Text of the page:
Brian Ritchie – honorary Tasmanian, co-founder and curator of Mona Foma and lover of the pork pie hat – wants you to know he is not a Satanist. On the day he takes Broadsheet through the often psychedelic and always surprising 2019 Mona Foma program, Ritchie seems energised by the festival’s move from Hobart to Launceston next year.
“It feels like there are a lot of new possibilities,” he says. “We’re really only scratching the surface of the town.”
That’s not to say the choice wasn’t met with resistance. “People warned us not to do it,” says Ritchie. “Launceston’s a very conservative place, they said, and we’ll get opposition.” The warnings were incorrect. “I just spoke last Thursday at the Launceston Club,” he says. That’s a proper old gentlemen-and-ladies club for the blue bloods of Launceston society. Even they’ve welcomed us with open arms.”
After a successful run of satellite shows held in Launceston during Mona Foma in January this year, this is the first time Mona Foma will be entirely based in Tasmania’s second largest city. The cosy, tidy town has beautiful architecture and a disproportionate population of exotic animals – something 2019 attendees will come face to face with when Ritchie leads daily morning meditation sessions in Cataract Gorge, which teems with free-roaming peacocks, or when you’re dropping in on endurance performance artist Ben Landau as he hums non-stop for 24 hours in City Park.
Just wait until the letters to the editor roll into the Launceston Examiner about how you’re all Satanists, we suggest. “Discussion is always healthy,” says Brian. “But you know … we’re not Satanists.”
Richie is proud of the 2019 line-up. It’s Australian-heavy, more than 50 per cent non-male, and spotlights some lesser-known corners of the art and music world. Big names include Swedish R’n’B icon and Massive Attack collaborator Neneh Cherry, and Welsh techno and house legends Underworld.
Other highlights include Oneohtrix Point Never, the nom de plume of Brooklyn-based electronic musician Daniel Lopatin, who has emerged in the last decade as one of the most innovative and exciting producers in the world. His records R Plus Seven and Garden of Delete are experimental masterpieces, but in Launceston he’ll be presenting Myriad, a theatrical, visual performance piece and an Australian exclusive.
Courtney Barnett will also make her Mofo debut. “It’s a long and twisted road to get Courtney into the festival,” says Ritchie. “She lived in Hobart when I first moved here and we’ve been trying to get her into the festival every year. Unfortunately she’s risen to superstardom now.”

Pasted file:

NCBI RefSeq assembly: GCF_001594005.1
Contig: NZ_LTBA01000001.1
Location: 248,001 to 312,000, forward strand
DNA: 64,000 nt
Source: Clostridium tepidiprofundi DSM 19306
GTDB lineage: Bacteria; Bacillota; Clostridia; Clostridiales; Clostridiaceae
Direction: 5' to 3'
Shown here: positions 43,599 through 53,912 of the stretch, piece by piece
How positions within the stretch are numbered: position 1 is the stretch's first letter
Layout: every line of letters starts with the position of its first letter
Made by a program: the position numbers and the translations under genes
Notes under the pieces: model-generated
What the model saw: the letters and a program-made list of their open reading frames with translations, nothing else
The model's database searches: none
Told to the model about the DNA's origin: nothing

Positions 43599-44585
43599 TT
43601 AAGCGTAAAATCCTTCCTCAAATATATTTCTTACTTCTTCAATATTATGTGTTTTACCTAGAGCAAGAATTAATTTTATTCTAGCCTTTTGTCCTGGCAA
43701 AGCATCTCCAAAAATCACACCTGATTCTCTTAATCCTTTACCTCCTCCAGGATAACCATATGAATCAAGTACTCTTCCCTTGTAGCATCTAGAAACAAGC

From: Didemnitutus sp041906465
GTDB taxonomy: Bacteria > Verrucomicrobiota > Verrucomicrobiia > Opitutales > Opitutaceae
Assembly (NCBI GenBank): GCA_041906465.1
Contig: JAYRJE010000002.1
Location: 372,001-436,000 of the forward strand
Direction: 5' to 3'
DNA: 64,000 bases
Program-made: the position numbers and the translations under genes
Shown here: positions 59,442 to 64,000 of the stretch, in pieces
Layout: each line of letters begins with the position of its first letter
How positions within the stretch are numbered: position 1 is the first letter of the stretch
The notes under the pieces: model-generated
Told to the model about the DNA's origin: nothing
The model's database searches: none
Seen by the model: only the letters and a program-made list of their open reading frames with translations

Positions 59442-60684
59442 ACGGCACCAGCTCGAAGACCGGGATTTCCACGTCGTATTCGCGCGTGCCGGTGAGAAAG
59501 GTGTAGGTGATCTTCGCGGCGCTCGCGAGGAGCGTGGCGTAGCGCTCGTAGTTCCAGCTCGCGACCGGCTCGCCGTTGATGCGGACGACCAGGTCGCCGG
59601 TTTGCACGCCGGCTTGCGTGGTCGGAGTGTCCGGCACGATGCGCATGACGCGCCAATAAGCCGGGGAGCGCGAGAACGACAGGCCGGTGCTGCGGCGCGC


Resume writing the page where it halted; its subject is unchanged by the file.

All-female psychedelic desert rockers Les Filles de Illighadad will arrive from central Niger. “We really love this Saharan rock sound,” says Ritchie. “They’re rocking in more interesting ways than anywhere else in the world. Elsewhere from Africa, Ethiopian jazz pioneer Mulatu Astatke will bring his vibraphone, and South African singer Nakhane hisown brand of warped gospel, and dancefloor glam.
There’s plenty of Tasmanian music too, including ambient black-metal eccentric Striborg, from the very black-metal southern Tasmanian town of Snug. “I called Striborg and asked him if he wanted to do something with the Australian Art Orchestra,” says Ritchie. “He said, ‘Well, do they like to have fun and do they like to make noise?’ Check and check.”
The festival’s reliably strong visual-art line-up will ensure you’re never far from an installation or curiosity. British artist Nick Ryan has built a machine that converts location data of space junk into sound, and Launceston-based Amanda Parer will present Man, a large-scale sculpture presented as a 21st-century rethink of Rodin’s monumental sculpture The Thinker.
“We’re just as excited about the lesser-known stuff [as the big names],” says Ritchie. “It’s a mosaic, it all fits together.”
Even in … Pennsylvania, USA? The festival has erected a billboard in the north eastern US state offering anyone in the local Amish community free tickets if they want to come check it out, perhaps while on Rumspringa (a kind of Amish schoolies).
“We think they’d really enjoy it,” says Ritchie. “It’s a metaphor for our welcoming stance – we’re aiming at the least likely targets and asking them to come. This festival is for everybody and anybody. We actually believe that.”
Mona Foma takes place in Launceston from January 13 to 20, 2019. Tickets go on sale Monday October 15 from 12pm.
Mona Foma 2019
Neneh Cherry (SWE)
Oneohtrix Point Never (USA)
Mulatu Astatke and Black Jesus Experience (ETH/AUS)
Courtney Barnett (AUS)
Satu Vänskäaand the Tasmanian Symphony Orchestra (FIN/AUS)
Adele Varcoe and Self-Assembly (AUS/FIN)
Art of the Body: Health, Beauty and Desire (AUS)
Aviva Endean (AUS)
Ben Landau (AUS)
Calvin Bowman (AUS)
Stephen Nomura Schible’s Ryuichi Sakamoto: Coda (JAP)
Dana Gingras and group A and Sonya Stefan (CAN/JAP)
Dylan Sheridan (AUS)
Emily Sanzaro (AUS)
Evan Carydakis Quartet (AUS)
EWAH & The Vision of Paradise (AUS)
Heath Franco (AUS)
INNER COURSE (USA)
Interweave Arts (AUS)
Jen Brown and Helene Weeding (AUS)
Jonathan Bree (NZL)
Julia Holter (USA)
Kenny Pittock (AUS)
Kuniko Kato (JAP)
Les Filles de Illighadad (NER)
Lou Conboy (AUS)
Lou Hubbard (AUS)
Madeleine Flynn and Tim Humphrey (AUS)
Margie Livingston (USA)
Mindy Meng Wang (CHN)
Mona Foma Soma
Nick Ryan (UK)
Parer Studio (AUS)
Pete Mattila (AUS)
Robin Fox (AUS)
Rosie Deacon (AUS)
Sabu Orimo (JAP)
Soma Lumia with Jim Moginie (AUS)
Sonja Hindrum and Karlin Love and Bruce Innocent (AUS)
Southeast Desert Metal (AUS)
Spike Mason (AUS)
Striborg and the Australian Art Orchestra (AUS)
Ubu Studio (AUS)
Yyan Ng and Brian Ritchie (AUS)
Broadsheet is a proud media partner of Mona Foma.